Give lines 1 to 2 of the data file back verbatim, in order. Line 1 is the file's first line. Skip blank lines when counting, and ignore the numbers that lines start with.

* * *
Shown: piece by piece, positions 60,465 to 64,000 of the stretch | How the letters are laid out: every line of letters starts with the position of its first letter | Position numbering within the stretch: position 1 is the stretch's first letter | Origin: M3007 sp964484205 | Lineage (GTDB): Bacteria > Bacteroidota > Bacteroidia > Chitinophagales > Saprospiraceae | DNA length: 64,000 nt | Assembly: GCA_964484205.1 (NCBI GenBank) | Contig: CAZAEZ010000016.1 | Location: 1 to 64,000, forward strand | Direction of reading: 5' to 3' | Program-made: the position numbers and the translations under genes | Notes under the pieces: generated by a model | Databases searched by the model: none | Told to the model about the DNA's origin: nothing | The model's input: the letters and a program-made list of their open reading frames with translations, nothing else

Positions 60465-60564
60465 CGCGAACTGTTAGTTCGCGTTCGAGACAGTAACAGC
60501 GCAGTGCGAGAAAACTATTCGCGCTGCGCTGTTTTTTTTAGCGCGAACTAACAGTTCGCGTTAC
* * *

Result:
Shown: piece by piece, positions 60,465 to 64,000 of the stretch | How the letters are laid out: every line of letters starts with the position of its first letter | Position numbering within the stretch: position 1 is the stretch's first letter | Origin: M3007 sp964484205 | Lineage (GTDB): Bacteria > Bacteroidota > Bacteroidia > Chitinophagales > Saprospiraceae | DNA length: 64,000 nt | Assembly: GCA_964484205.1 (NCBI GenBank) | Contig: CAZAEZ010000016.1 | Location: 1 to 64,000, forward strand | Direction of reading: 5' to 3' | Program-made: the position numbers and the translations under genes | Notes under the pieces: generated by a model | Databases searched by the model: none | Told to the model about the DNA's origin: nothing | The model's input: the letters and a program-made list of their open reading frames with translations, nothing else

Positions 60465-60564